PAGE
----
I attended a marketing meeting yesterday discussing how to market this site, how to target a group, how to attract brand names to that target group, and it got me thinking about how we market things in general. Marketing gurus need to find target audiences for whatever brand they are trying sell. Target the brand and find your core audience and then smack that audience over the head with your pitch and pomp. Eventually they will see the value in that product or service or website and all will be right in the universe.
While I find value in that for a revenue stream, I also loathe it for being so narrow-visioned on a practical front. Why can't you just like or use something regardless of who you are or how old you may be? Can I not enjoy Lucky Charms anymore because I'm forty-something? What group do I belong to? Do I even have a marketing group that these number crunchers fret and crunch over?
My g-g-g-genration is too young for Baby Boomer status and too old for the Slacker generation. We don't have a niche that Madison Avenue has ever really been able to define.
We are the 'Tweeners!
We are so overly mistaken for being another generation when we are clearly not. We were born in the late '50s/early '60s ('56-'65) and still think that Disco sucks, Farrah was our prepubescent wet dream poster girl, and the original Scooby Do our cultural hero.
But who defines the 'Tweeners?
Well, I must give credit to my friend Catherine Sands. She said to me one day, "Why don't you write a book for the 'Tweeners," and then launched into her succinct definition. I was inspired. I finally had a group to which a book publisher's marketing division could market. So I began churning out all kinds of book proposals that went nowhere fast. What was wrong? Couldn't they read 'tween the lines? Was I too old for my peers in mind and spirit? I can't be in my forties and think like a 40-year-old, I opined. I need to dance with a younger audience. I need to run naked -- hey, we 'Tweeners practically invented streaking in the '70s -- and commune with the youthful folly and hip music and hipper clothes and postures of today. After all, all of the cool things we wore in the '70s are fashionable again today.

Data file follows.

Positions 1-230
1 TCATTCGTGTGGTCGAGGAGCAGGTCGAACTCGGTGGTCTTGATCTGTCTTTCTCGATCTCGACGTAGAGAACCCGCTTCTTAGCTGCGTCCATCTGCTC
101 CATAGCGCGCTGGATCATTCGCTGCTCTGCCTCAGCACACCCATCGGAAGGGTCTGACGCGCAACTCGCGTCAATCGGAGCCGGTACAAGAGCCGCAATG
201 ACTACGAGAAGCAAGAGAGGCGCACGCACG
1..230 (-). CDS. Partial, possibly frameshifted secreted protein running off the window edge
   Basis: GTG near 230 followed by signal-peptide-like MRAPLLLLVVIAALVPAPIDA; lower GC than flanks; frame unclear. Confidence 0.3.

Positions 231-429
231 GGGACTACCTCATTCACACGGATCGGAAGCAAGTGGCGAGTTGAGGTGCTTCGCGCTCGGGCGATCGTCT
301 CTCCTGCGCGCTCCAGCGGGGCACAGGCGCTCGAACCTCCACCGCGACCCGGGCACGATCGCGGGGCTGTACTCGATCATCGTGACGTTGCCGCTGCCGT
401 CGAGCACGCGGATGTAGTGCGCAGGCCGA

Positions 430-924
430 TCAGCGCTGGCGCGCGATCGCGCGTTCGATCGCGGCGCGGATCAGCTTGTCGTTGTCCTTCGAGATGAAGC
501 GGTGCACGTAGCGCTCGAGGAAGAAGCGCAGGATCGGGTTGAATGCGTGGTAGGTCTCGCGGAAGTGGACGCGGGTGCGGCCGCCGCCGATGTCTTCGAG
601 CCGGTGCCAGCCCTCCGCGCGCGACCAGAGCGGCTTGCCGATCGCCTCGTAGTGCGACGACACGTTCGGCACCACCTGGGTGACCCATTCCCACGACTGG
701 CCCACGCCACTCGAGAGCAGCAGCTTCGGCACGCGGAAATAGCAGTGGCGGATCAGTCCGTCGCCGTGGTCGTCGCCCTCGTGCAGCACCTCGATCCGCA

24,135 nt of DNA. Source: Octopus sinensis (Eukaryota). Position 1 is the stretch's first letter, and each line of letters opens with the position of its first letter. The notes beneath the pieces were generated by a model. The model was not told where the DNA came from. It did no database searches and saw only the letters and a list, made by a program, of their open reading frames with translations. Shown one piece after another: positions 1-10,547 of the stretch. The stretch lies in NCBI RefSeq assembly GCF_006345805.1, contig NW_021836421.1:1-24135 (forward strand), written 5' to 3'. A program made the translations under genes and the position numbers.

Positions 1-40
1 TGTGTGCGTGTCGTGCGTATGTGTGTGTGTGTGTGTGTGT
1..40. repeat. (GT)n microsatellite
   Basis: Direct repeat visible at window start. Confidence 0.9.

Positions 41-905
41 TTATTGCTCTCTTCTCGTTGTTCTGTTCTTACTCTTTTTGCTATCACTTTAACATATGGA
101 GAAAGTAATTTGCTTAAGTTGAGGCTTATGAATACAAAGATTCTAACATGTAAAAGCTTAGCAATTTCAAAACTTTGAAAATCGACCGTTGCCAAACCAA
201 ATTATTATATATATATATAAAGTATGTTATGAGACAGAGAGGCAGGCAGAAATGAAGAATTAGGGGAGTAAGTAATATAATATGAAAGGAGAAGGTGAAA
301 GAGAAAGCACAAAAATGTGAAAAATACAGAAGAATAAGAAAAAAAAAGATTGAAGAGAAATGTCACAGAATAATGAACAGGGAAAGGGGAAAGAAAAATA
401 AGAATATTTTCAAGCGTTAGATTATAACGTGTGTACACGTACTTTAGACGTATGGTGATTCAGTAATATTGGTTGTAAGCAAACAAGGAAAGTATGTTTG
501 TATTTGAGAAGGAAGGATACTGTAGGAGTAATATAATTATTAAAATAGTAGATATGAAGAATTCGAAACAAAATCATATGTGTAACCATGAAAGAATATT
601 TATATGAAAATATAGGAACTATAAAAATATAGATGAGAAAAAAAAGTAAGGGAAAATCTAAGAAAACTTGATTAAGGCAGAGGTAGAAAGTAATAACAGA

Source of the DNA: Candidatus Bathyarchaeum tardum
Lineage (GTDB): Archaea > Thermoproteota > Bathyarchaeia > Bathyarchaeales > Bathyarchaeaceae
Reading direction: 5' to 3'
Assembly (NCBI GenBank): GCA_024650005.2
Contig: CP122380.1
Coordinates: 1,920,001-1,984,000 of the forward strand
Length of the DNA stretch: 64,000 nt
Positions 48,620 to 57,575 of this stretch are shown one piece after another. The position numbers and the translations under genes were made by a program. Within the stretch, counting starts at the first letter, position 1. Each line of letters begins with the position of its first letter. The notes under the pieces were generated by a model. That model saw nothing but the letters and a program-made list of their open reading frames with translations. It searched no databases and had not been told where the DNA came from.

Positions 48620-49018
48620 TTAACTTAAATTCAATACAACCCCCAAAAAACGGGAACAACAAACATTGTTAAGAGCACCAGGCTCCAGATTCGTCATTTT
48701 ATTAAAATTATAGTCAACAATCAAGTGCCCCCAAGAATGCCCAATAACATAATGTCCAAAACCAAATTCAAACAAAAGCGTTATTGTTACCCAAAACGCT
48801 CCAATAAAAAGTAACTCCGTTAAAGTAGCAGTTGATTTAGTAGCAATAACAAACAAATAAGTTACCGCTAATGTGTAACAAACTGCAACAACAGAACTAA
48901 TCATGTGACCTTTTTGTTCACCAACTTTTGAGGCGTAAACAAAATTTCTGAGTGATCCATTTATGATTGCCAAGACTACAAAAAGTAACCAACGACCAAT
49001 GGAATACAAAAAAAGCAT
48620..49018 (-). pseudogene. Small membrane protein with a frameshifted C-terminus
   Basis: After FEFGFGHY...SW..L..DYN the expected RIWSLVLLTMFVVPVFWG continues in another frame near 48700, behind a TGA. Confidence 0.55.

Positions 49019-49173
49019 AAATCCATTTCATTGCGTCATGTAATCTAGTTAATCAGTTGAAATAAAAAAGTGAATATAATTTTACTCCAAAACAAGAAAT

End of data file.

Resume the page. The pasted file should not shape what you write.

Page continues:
Growing up we had bicycles with banana seats, loved The Monkees, space food sticks, Tang, Peter Frampton, silly putty. We read Creem and not Rolling Stone. The Love Boat was our favorite voyage. And speaking of television shows... c'mon, admit how much you really dig That 70's Show.
Super Bad John McEnroe is one of ours, the coolest tennis player ever to argue an errant line call, and a neighbor of mine. And check this out, he's married to former Scandal lead singer Patty Smyth, another 'Tweener. Ditto for jazz giant Wynton Marsalis. And letâ€™s not forget little Michael Jackson, although I think some of us may have abandoned him as of late. (Please provide me your favorite 'Tweeners in the comments section below.)
But at least, if all else failed, I had a group to which I belonged -- a 40-something guy who worked hard and played hard and on occasional used recreational drugs and tried to score chicks, and loved rock and roll and didn't aim for much more. We were not the polemic radicals of our older brothers and sisters who burned draft cards and bras. We didn't have be-ins or Haight Ashbury or Kent State or Woodstock or Jimi Hendrix, Janis Joplin, Jim Morrison, et al. We had punk rock, lots of it, and we adopted Billy Idol as our rock and roll patron saint even though he was born in 1955. (Yeah, lame as it may be, he's the sneering 'Tweeners' Ozzy! Though I prefer the darker ruminations of 'Tweener rocker Nick Cave.) We had Disco, but I know I didn't love it. Well, maybe Chic or Travolta strutting down the street in Saturday Night Fever to that classic Bee Gees tune "Stayin' Alive." And he was born in '54 so he's technically a Baby Boomer, too.
I would like to propose this: if 60 is the new 50, and 50 is the new 40, then for us 'Tweeners, 40 is the new 30 and my generation is stepping on the marketing toes of another generation again cuz we ain't no stinking Gen Xers. Wait, that can't be right. That means we don't have a niche again. How can I possibly market anything to anyone if I don't know where I fit in? Who my group is? Do I have to stay in this group or can I reapply for status in another? Maybe me and my fellow 'Tweeners are cross-generational?
CONVERGE is the Word!
Mr. Wright is the former editor-in-chief of Creem and Prince's New Power Generation magazines as well as a writer of films, fiction, and music. He is also a singer/songwriter who has released 3 solo CDs and a member of the folk-rock quartet GIANTfingers. And before all of this he was an agent at the William Morris Agency!